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A New Homemade Sauce but the Same Market Pasta: Do the European Union's Newest Agricultural Policies Support Food Sovereignty?

Gina Hervey


  • Explores a few examples of where the European Union’s (EU) Farm to Fork Strategy and upcoming Common Agricultural Policy for 2023 reflect and countermand food sovereignty.
  • Discusses how a Common Food Policy would support agricultural production, environmental health, and everything shaping the “food environment.”
A New Homemade Sauce but the Same Market Pasta: Do the European Union's Newest Agricultural Policies Support Food Sovereignty?
Os Tartarouchos via Getty Images

“Food Sovereignty means solidarity, not competition, and building a fairer world from the bottom up.”––Food Sovereignty Now!

Food sovereignty is a global concept increasingly considered the necessary approach to ensuring a healthy and lasting food system as we face climate change. The newest European agricultural policies largely support, and in some cases even require, food sovereignty activities. However, how deep food sovereignty takes root across Europe will depend on what each member state chooses as their enforceable policies pursuant to transnational policies. This article explores a few examples of where the European Union’s (EU) Farm to Fork Strategy (the Strategy) and upcoming Common Agricultural Policy for 2023 (CAP 2023) reflect and countermand food sovereignty.

Food Sovereignty and Food Systems

Poverty and hunger are most acute in rural populations where small farmers, herders, and fisherfolk producing 70 percent of the global food supply reside. Many have turned to food sovereignty as a way to address this devastating irony. The food sovereignty movement was a response to the unprecedented increase in food production’s mechanization, chemicalization, corporatization, and market consolidation in the 20th century. Rather than support these trends, the food sovereignty movement focuses on reshaping food policies to encourage climate resilient farming, local control, and working in cooperation. As the UN Special Rapporteur on the Right to Food explains, it is a food regime focused on ensuring local food producers not only have enough to eat, but are respected and honored. Given the growing international call for food sovereignty, it is a useful lens to analyze two of Europe’s leading food-system policies: the Farm to Fork Strategy, and the EU’s upcoming farmer-funding system, CAP 2023.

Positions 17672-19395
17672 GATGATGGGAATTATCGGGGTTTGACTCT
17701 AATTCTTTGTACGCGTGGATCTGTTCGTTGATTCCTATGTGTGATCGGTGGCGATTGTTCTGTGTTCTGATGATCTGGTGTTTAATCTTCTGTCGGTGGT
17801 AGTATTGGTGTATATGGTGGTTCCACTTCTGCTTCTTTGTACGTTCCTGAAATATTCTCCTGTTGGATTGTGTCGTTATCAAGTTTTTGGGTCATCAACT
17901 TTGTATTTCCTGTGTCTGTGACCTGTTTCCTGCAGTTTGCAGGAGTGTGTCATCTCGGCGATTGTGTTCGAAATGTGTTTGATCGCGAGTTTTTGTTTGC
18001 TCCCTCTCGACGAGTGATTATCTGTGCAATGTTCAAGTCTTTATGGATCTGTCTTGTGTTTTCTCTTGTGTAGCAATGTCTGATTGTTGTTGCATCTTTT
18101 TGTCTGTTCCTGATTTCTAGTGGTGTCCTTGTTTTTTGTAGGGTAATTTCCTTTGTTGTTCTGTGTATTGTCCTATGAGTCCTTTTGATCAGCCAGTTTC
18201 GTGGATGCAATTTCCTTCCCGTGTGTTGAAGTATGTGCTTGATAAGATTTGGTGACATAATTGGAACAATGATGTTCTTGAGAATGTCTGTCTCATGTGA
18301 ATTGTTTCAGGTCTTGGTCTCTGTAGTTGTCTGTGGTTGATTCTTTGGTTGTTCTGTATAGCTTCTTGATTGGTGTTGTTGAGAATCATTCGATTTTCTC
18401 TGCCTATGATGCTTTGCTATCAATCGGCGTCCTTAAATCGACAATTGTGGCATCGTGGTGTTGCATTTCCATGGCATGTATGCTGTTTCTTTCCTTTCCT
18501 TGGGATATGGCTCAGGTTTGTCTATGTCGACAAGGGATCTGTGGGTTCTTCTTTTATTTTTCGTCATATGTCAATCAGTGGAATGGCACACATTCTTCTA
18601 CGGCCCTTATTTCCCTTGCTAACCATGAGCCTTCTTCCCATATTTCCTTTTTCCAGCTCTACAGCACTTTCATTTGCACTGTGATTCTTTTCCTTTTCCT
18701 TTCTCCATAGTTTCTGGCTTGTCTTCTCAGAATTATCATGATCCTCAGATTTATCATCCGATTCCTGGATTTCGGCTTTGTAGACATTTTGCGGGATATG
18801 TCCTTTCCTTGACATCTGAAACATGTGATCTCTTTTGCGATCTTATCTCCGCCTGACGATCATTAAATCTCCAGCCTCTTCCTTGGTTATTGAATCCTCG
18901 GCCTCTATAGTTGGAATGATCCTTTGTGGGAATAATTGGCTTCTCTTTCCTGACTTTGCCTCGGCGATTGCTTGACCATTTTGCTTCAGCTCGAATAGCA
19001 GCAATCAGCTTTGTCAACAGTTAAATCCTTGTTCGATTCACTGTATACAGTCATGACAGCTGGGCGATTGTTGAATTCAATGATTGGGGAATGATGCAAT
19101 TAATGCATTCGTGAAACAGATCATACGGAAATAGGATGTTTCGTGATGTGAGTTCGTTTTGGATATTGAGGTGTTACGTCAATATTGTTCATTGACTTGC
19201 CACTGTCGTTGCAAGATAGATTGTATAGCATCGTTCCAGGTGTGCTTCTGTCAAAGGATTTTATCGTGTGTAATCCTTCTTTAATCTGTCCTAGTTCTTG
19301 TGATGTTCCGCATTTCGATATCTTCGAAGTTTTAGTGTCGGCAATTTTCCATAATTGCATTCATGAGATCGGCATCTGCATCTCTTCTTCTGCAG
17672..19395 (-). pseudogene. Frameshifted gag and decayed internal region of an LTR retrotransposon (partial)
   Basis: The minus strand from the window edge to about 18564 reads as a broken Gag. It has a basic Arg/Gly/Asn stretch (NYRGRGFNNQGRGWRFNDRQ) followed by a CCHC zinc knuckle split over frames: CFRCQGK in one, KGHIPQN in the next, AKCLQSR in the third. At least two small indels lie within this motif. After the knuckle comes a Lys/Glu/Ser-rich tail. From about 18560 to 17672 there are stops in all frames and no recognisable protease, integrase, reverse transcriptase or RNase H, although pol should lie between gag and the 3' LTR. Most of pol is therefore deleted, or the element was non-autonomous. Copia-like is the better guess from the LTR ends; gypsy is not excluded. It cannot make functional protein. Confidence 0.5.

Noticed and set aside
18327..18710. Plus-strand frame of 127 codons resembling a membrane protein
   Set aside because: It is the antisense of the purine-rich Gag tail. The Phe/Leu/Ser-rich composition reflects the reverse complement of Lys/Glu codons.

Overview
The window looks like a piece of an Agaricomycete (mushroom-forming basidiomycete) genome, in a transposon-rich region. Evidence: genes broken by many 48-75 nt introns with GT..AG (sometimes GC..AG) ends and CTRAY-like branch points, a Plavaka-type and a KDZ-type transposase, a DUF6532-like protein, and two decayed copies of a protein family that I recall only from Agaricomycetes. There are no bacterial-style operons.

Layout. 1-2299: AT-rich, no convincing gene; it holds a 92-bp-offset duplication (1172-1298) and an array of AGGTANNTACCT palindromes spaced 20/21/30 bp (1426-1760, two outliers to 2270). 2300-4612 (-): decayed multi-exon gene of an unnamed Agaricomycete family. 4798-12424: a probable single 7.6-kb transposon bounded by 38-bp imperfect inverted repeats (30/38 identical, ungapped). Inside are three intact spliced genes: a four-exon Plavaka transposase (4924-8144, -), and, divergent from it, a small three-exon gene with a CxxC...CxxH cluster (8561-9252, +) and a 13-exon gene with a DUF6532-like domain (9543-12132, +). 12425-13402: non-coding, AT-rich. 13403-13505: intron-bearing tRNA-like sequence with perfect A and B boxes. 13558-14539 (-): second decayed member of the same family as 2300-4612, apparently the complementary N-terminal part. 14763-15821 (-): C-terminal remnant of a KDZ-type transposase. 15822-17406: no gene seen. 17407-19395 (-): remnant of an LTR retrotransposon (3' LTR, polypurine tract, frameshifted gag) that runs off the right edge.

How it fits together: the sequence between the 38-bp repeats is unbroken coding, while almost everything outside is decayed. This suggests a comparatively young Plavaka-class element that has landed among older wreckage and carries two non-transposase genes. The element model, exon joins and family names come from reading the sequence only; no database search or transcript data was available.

Farm to Fork Strategy and Food Sovereignty

Though itself unenforceable, the Strategy, administered by the EU’s executive branch or the European Commission (the Commission), includes suggestions and focus areas that inform CAP 2023, and in turn, each EU member state’s domestically enforceable national strategic plan (NSP).

The Strategy is considered the “heart of the European Green Deal” and aims to make food systems “fair, healthy and environmentally-friendly.” Indeed, the Strategy does contain several food sovereignty–aligned concepts, though not without their flaws. One highly food sovereignty–aligned addition to CAP 2023, influenced by the Strategy, relates to human rights law. Beginning in 2024, for a farm to receive CAP subsidies, they must adhere to a “social conditionality.” This “conditionality” requires farmers to follow European labor laws, recognizing that “workers’ social protection, working and housing conditions, as well as protection of health and safety, will play a major role in building fair, strong and sustainable food systems.” Such a focus on worker well-being is a key tenant of food sovereignty.